I am very happy to report that the Eastman Wind Orchestra gave a beautiful world premiere performance of my October Sunrise on the 21st of October, 2009.
Conductor Mark Davis Scatterday programmed the work for the Eastman Wind Orchestra, the first- and second- year students at Eastman School of Music in Rochester, NY, rather than the Eastman Wind Ensemble because the work is less challenging than the repertoire typically studied by his student musicians in later years of their undergraduate studies. Mark Scatterday said he would consider October Sunrise a work of difficulty level 4, meaning that it would be appropriate for the stronger high school wind ensembles. He had very complimentary things to say about the work and had clearly bought into it long before putting it on stage, as the group sounded very well prepared when I was invited to eavesdrop on their rehearsal.
On the morning of the performance I had a couple of free hours. I wandered into the music library at Eastman and discovered a large display of ephemera from the early history of the wind program at Eastman. The idea of a virtuoso Wind Ensemble, as distinct from a large military-style band, was pioneered by Frederick Fennell, starting with his establishment of a band program during his student days in the late 1930s and evolving into the first modern Wind Ensemble by the early 1950s. (Continued after the jump.)
I admit it: the placement of the word OCTOBER on this large banner near the entrance to the hall was not, in fact, to announce the performance of my OCTOBER SUNRISE. The Eastman Theatre, built in 1922 by Kodak founder George Eastman as a concert hall and movie palace, had its grand reopening just a couple of weeks prior to my performance there. The restored hall, renamed Kodak Hall, is breathtaking. The acoustics are a bit bright for wind ensemble, favoring the percussion more than might be ideal, but of course the hall is also home to the Rochester Philharmonic Orchestra whose complement of strings is probably very well served by the rich high-frequency reverberation. Still, the Eastman Wind Orchestra are settling into their remodeled home and I very much enjoyed the beautiful, rich sound palette they create in that space.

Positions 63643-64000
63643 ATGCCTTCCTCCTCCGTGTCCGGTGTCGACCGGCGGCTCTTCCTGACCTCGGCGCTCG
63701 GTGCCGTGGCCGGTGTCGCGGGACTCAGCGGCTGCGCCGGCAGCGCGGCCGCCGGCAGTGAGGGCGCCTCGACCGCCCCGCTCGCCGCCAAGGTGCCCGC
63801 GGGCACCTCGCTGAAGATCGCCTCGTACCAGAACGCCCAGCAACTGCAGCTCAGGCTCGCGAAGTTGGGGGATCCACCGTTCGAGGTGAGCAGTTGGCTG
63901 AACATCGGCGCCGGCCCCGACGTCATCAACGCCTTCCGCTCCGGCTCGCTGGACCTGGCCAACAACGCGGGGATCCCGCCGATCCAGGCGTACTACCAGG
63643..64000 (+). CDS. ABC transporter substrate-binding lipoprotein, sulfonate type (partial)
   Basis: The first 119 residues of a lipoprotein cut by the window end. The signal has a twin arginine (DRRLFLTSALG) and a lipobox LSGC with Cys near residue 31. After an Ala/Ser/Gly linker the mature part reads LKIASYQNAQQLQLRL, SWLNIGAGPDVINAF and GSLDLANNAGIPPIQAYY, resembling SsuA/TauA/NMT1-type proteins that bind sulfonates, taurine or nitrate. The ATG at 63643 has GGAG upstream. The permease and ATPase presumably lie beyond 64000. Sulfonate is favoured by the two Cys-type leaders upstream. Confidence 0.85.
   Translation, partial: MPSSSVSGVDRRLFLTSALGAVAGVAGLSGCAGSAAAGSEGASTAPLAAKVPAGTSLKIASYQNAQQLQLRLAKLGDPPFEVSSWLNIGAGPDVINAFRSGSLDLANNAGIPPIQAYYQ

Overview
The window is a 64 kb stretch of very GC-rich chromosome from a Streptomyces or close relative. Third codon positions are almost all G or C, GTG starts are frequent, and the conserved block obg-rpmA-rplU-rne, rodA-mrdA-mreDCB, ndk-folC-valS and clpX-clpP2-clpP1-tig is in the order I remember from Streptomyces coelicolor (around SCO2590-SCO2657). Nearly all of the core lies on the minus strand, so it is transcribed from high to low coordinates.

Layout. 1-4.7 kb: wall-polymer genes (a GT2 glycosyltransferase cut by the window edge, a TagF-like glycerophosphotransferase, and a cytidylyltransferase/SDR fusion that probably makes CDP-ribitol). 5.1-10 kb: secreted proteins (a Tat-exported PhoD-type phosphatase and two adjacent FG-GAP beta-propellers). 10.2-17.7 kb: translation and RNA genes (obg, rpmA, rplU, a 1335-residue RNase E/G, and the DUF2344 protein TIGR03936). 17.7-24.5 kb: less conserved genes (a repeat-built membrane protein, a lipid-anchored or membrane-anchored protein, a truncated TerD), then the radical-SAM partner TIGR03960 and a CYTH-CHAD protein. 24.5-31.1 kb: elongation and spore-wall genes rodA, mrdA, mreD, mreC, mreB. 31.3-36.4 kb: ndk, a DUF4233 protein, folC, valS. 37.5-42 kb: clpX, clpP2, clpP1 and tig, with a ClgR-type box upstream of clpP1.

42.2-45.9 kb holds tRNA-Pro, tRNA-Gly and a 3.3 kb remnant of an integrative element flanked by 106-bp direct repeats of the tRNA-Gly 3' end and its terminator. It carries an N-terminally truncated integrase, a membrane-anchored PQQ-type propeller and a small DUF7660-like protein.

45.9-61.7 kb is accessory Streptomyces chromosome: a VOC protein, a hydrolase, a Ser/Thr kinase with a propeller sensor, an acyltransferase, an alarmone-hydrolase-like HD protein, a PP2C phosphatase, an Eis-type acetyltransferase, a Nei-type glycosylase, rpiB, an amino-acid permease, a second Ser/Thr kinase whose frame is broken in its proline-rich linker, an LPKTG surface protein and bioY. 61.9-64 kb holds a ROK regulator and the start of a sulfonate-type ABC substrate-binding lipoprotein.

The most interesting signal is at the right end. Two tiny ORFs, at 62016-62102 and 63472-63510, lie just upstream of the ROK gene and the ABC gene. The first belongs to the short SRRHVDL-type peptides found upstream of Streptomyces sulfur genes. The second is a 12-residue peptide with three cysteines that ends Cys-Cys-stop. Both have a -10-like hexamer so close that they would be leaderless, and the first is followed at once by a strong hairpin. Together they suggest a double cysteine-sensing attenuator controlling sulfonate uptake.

Ironically, there are signs prohibiting photography in Kodak Hall! No one seemed to mind my taking a few snapshots of the group, the conductor, and myself before and after the event, so I will assume that is intended to discourage photography during performances. I will post a few small interior images here. In any case, my blurry snapshots could not do justice to the space. For better photos, I would refer the reader here.
I express my thanks to Mark Scatterday and every member of the Eastman Wind Orchestra for an excellent performance of October Sunrise, and to a very gracious Rochester audience for welcoming the piece into the world.
I also want to thank Dr. Harlan Parker and the Peabody Wind Ensemble for reading through the work in rehearsal shortly after I wrote it; your reading gave me a better sense of scale that led me to clarify the pulse at the beginning, and was very musical and rewarding in its own right.
October Sunrise is friendly, accessible music; my friend and fellow composer Samuel Burt teasingly accuses me of being a populist. Perhaps it is telling that my least experimental composition to date has also earned the highest-profile performance to date, and I have no complaints about that. I built a series of unfolding musical ideas into this little piece that I find interesting, and wrapped them in what I consider an appealingly honest, straightforward sound. I am very grateful to have heard that sound realized in a public performance.
And, for the record, I am slightly taller than Maestro Scatterday; he stood on his toes just before the photo was taken.
(More snapshots can be seen on flickr.)